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Pint-sized perks: Offices that pour beer

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HERO|FARM'S OFFICE

 

There’s no need to rally the troops for happy hour at these cutting-edge companies, which reward employees with free beer on-site and a relaxed attitude toward drinking during work hours. From taps to high-tech kegerators and vending machines, these companies have raised the bar in employee perks.

By Amy Chen

SAN FRANCISCO

Beer flows freely at Kanjoya, a 30-person tech startup with a kegerator dubbed “Beerbo Keggins” after “The Hobbit.” The open tap has a selection that rotates every few weeks, with offerings such as a pony keg of Firestone Walker Velvet Merlin, Kona Pipeline Porter or Gordon Biersch Märzen. Depending on what’s on tap, it’s not uncommon to pair a beer with the company’s weekly catered lunch, though most of the drinking tends to happen later in the day with glasses in hand—only real glassware, of course. “We have many beer enthusiasts (people that literally fly across the country going to various beer fests), so they will accept no substitutes,” says Armen Berjikly, Kanjoya’s founder and CEO.

SANDUSKY, OHIO

A newly installed CO2 tap pops out next to the whiteboard at Green Door Mediaworks communications firm, offering a different craft beer every month to the company’s three employees and handful of contractors. After 3 p.m., the team may also reach for a bottle of Great Lakes Brewing Company’s Dortmunder Gold pale lager or a can of Oskar Blues’ Deviant Dale’s IPA. A large outdoor deck extends from the open-layout office, “so when it’s closer to quitting time and the weather’s nice, we’ll make the move,” says Chad Whaley, the company’s media specialist who also helps keep the fridge fully stocked.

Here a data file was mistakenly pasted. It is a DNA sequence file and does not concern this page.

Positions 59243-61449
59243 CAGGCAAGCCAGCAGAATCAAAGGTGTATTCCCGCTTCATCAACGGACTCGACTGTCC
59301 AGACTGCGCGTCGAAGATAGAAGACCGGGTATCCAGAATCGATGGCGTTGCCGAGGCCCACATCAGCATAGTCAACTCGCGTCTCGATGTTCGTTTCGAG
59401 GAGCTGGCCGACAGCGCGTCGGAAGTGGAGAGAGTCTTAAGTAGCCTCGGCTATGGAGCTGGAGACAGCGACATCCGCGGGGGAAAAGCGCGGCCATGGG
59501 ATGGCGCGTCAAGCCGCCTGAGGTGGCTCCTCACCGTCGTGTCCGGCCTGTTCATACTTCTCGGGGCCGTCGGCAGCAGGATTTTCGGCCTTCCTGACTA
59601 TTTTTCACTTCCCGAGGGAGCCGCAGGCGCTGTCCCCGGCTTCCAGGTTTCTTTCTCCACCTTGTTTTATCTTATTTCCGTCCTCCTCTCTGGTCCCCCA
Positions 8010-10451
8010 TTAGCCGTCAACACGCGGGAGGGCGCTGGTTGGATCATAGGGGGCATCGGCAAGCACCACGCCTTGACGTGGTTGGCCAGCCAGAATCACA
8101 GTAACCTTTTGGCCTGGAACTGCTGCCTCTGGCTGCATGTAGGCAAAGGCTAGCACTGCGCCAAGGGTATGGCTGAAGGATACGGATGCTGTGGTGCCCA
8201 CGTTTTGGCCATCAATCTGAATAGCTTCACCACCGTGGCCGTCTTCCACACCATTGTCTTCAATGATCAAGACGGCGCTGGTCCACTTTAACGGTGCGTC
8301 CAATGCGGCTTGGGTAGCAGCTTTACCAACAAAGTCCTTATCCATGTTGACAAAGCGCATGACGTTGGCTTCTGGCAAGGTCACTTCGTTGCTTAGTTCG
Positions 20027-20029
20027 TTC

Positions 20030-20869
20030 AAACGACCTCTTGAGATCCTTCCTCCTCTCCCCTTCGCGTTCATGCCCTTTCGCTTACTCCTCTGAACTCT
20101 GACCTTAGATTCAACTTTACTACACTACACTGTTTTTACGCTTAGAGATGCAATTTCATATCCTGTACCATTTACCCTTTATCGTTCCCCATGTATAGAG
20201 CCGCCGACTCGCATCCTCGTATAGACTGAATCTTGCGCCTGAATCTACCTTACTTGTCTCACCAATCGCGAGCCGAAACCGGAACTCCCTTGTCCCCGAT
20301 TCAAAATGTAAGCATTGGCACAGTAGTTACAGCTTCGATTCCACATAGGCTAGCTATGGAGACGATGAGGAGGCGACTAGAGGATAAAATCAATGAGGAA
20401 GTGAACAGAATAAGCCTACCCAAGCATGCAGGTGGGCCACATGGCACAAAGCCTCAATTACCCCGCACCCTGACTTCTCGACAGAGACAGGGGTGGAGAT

NEW ORLEANS

By late afternoon on Thursdays and Fridays, the eight-person team at HERO|farm marketing agency often helps themselves to a beer from the two kitchen fridges. “Afternoon brainstorming sessions are usually improved with a few hops,” says creative director Shaun Walker. “It’s also important on Friday afternoons to connect as real people after we’ve been working like machines all week.” The on-site “Timeout” happy hour might include Bundaberg, Tooheys, Blue Moon, Tin Roof, Covington or Smithwick’s; favorites are diligently recorded in a beer journal they developed to track origins and profiles. Employees also like to mix things up with Daiquiri Mondays and Wednesdays.

BOSTON

Who needs a bartender when you have Arnie, a vending-machine robot at Arnold Worldwide’s headquarters that dispenses bottles of homebrewed Scottish Ale or Oatmeal Stout? After an employee swipes his or her key fob, Arnie will greet that drinker by name. If Arnie detects a lot of activity, he’ll even tweet from @ArnieBeer with messages like: “Five people in the last half hour. I feel a party coming on.” or “Just one person wanted a beer in the last half hour. I am a lonely robot. Come to Arnie.” Due to Arnie’s popularity, however, the company’s 540-plus eligible employees receive 3-4 beer points per month, with each bottle “costing” 1 point.

SAN FRANCISCO, NEW YORK CITY, SCOTTSDALE & LONDON

About 1,200 employees at four Yelp offices can enjoy a stout or IPA after 5 p.m. local time, thanks to a specially developed iPad app hooked up to a keg of Dogfish Head’s 90-Minute IPA, Ninkasi’s Believer Double Red Ale, or seasonal beers like Samichlaus Doppelbock. After a Yelp employee scans his or her ID card, the KegMate displays how much beer was poured. Employees can then rate the brews from one to five stars. The “Liter-board” tracks who has consumed the most over the last week. Don’t want to publicize your thirst? You can still pour a glass without scanning the ID card, but really, where’s the fun in that?

 

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